Author and Date
Like Jeremiah () and Ezekiel (), Zechariah was not only a prophet () but also a member of a priestly family. He was born in Babylonia and was among those who returned to Judah in 538/537 b.c. under the leadership of Zerubbabel and Joshua (his grandfather Iddo is named among the returnees in ). At a later time, when Joiakim was high priest (see note on ), Zechariah apparently succeeded Iddo () as head of that priestly family (). Since the grandson succeeded the grandfather, it has been suggested that the father (Berekiah, ) died at an early age.
Zechariah was a contemporary of Haggai (; ) but continued his ministry long after him (compare and with ; see also ). His young age (see and note) in the early period of his ministry makes it possible that he ministered even into the reign of Artaxerxes I (465-424 b.c.).
Most likely Zechariah wrote the entire book that bears his name. Some have questioned his authorship of chs. - , citing differences in style and other compositional features, and giving historical and chronological references that allegedly require a different date and author from those of chs. - . All these objections, however, can be explained in other satisfactory ways, so there is no compelling reason to question the unity of the book.
The dates of Zechariah's recorded messages are best correlated with those of Haggai and with other historical events as follows:
|1.||Haggai's first message (; )||Aug. 29, 520 b.c.|
|2.|| Resumption of the building of the temple (; )
(The rebuilding seems to have been hindered from 536 to c. 530
, and the work ceased altogether from c. 530 to 520
|Sept. 21, 520|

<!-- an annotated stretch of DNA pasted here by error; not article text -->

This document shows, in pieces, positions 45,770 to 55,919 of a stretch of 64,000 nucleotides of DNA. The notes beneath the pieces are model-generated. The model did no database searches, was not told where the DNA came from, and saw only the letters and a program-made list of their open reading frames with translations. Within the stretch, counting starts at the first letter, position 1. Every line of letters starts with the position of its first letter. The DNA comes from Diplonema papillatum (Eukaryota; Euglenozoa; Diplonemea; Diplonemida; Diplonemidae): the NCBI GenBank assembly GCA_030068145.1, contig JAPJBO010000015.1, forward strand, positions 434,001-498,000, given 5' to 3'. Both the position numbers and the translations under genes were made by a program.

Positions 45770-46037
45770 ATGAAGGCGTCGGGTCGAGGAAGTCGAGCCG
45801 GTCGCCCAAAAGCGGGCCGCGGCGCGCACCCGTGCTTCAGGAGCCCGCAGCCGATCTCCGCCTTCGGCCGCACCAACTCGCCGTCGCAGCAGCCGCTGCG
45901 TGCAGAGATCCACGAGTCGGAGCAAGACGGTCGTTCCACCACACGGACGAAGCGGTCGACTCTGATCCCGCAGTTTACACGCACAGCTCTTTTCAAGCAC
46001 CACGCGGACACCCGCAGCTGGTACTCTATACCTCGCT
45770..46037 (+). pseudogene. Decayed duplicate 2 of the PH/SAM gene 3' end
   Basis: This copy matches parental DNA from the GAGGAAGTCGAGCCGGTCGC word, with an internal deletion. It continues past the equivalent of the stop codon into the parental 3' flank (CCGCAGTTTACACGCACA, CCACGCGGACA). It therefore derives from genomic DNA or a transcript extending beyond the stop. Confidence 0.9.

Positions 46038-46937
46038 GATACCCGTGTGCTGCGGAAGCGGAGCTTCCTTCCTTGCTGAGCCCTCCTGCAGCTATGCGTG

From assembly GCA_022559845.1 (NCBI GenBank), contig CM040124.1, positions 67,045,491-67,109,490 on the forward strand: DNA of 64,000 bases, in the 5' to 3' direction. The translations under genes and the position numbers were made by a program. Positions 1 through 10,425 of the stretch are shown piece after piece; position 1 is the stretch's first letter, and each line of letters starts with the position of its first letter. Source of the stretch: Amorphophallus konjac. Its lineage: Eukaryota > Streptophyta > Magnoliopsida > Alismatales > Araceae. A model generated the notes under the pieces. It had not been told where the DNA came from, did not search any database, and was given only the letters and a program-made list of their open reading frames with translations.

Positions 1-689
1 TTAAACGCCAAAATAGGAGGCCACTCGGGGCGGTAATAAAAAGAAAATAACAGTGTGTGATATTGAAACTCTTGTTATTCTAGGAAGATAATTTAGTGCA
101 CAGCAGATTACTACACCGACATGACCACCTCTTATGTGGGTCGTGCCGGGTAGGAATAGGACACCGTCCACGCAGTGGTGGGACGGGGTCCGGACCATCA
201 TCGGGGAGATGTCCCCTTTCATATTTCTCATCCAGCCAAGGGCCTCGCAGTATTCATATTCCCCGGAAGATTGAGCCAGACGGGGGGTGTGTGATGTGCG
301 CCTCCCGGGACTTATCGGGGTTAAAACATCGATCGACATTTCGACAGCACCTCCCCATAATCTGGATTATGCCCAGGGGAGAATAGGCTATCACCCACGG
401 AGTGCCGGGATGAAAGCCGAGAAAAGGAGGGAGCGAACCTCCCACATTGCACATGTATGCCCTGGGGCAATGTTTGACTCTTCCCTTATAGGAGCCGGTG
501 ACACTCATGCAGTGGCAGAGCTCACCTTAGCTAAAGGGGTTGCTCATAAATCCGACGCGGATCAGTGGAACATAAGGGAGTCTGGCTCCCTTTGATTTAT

|3.||Haggai's second message ()||Oct. 17, 520|
|4.||Beginning of Zechariah's preaching ()||Oct./Nov., 520|
|5.||Haggai's third message ()||Dec. 18, 520|
|6.||Haggai's fourth message ()||Dec. 18, 520|
|7.||Tattenai's letter to Darius concerning the
rebuilding of the
temple ( -- )
(There must have been a lapse of time between the resumption
of the building and Tattenai's appearance.)
|8.||Zechariah's eight night visions ( -- )||Feb. 15, 519|
|9.||Joshua crowned ()||Feb. 16 (?), 519|
|10.||Repentance urged, blessings promised (chs. - )||Dec. 7, 518|
|11.||Dedication of the temple ()||Mar. 12, 516|
|12.||Zechariah's final prophecies (chs. - )||After 480 (?)|
Theological Theme and Message
The book is primarily a mixture of exhortation (call to repentance, ), prophetic visions ( -- ), a prophetic oracle of instruction or exhortation involving a symbolic coronation scene (), hortatory messages (mainly of rebuke and hope) prompted by a question about fasting (chs. - ) and judgment and salvation oracles (chs. - ). The prophetic visions of -- are called apocalyptic (revelatory) literature, which is essentially a literature of encouragement to God's people. When the apocalyptic section is read along with the salvation (or deliverance) oracles in chs. - , it becomes obvious that the dominant emphasis of the book is encouragement because of the glorious future that awaits the people of God.
In fact, encouragement is the book's central theme -- primarily encouragement to complete the rebuilding of the temple. Various means are used to accomplish this end, and these function as subthemes. For example, great stress is laid on the coming of the Messiah and the overthrow of all anti-kingdom forces by him so that God's rule can be finally and fully established on earth. The then-current local scene thus becomes the basis for contemplating the universal, eschatological picture.
Several interpreters have arranged the eight visions of -- in a chiastic (or concentric) pattern of a-b-b-c / c1-b1-b1-a1: